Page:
- Plush foam padding gives you the option to rest the mask on your cheeks to allow easy blinking and no pressure on your eye balls. Or if you move up the mask, the padding can gently rest on your eyes to keep them closed. Both options result in no light leaking in.
- TEMPUR foam stays cool even after hours of use, and lets your skin breath.
- Soft velour covering feels very comfortable on your face. Even better, it does not leave embarrassing creases after it’s removed.
- Lightweight – this mask does not add uncomfortable pressure to your head. The feather weight also won’t make a dent on your carry-on weight allowance.
- The clever foldable design makes this mask ultra-portable. It can easily fit into a small purse or large pocket as you take it on the plane
- Other users have said the mask even significantly reduces wrinkles around the eyes. I fortunately don’t have a lot of wrinkles (yet) to test that concept. But it sounds promising.
This really is the take-it-anywhere sleep mask – use it on a plane, train, car, hotel room or even at home. Keep one by the bed and one for travel.
So, What’s The Catch?
There aren’t a lot of downsides to this sleep mask.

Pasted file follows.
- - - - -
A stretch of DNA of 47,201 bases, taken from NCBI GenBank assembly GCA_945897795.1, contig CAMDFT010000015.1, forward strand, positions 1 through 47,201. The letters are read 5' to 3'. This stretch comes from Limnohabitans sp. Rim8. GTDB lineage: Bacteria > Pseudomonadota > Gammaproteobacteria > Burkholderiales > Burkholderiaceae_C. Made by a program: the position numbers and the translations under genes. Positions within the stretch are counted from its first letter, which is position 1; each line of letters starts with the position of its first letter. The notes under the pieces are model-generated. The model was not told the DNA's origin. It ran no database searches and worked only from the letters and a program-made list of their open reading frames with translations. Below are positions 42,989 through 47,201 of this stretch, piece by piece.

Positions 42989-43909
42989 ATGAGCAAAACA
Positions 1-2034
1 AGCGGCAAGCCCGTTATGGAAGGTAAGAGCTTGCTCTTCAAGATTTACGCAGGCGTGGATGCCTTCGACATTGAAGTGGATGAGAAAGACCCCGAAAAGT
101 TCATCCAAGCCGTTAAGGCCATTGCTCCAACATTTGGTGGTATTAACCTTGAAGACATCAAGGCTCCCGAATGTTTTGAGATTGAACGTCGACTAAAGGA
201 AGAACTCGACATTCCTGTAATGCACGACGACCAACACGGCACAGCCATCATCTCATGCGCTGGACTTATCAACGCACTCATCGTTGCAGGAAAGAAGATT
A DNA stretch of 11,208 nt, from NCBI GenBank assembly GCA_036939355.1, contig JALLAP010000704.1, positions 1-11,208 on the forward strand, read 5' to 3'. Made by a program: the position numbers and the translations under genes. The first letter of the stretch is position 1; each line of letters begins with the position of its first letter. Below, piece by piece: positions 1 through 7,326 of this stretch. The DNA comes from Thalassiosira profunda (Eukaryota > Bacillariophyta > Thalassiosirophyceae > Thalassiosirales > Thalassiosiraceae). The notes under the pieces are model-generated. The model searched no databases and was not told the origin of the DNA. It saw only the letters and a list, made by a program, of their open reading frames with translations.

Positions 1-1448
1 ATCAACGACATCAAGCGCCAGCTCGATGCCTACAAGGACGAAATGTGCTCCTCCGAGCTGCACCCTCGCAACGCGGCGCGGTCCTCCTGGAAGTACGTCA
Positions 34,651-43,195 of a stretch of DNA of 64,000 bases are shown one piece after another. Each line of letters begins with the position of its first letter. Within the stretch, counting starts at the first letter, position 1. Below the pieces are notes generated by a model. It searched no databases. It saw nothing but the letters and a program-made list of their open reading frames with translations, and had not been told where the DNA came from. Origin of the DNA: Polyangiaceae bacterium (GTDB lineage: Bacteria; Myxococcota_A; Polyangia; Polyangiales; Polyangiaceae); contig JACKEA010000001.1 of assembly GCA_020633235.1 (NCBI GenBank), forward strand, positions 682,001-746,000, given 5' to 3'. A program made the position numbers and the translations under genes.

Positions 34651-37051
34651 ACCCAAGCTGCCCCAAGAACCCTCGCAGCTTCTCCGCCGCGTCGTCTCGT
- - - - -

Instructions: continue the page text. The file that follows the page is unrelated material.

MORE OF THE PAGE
While alternative sleep masks may be thinner, they don’t offer the same level of darkness, comfort and support. The TEMPUR Sleep Mask does cover your ears but is not designed to reduce noise. So, if you’re a light sleeper, ear plugs can still help, especially while flying.
If you use the mask on a daily basis you’ll probably find the soft material can absorb oil from your skin. With that in mind, it’s important to lightly sponge-clean routinely – if you choose the use the mask daily, then about as often as you’d wash your bed sheets.
In addition to wearing an eye mask, here’s more helpful tips to get you to sleep quicker and more comfortably while flying:
1. Choose a window seat so you can lean against the side of the cabin. If fellow passengers in your row are getting up to visit the bathroom, they won’t bother you.
2. Wear relaxed, comfortable clothing. I’ve seen sweatpants on flights and while that’s a little too casual for my style, whatever works for you is fine.
3. Wear compression socks. This will improve blood circulation and reduce swelling in your feet during and after the flight.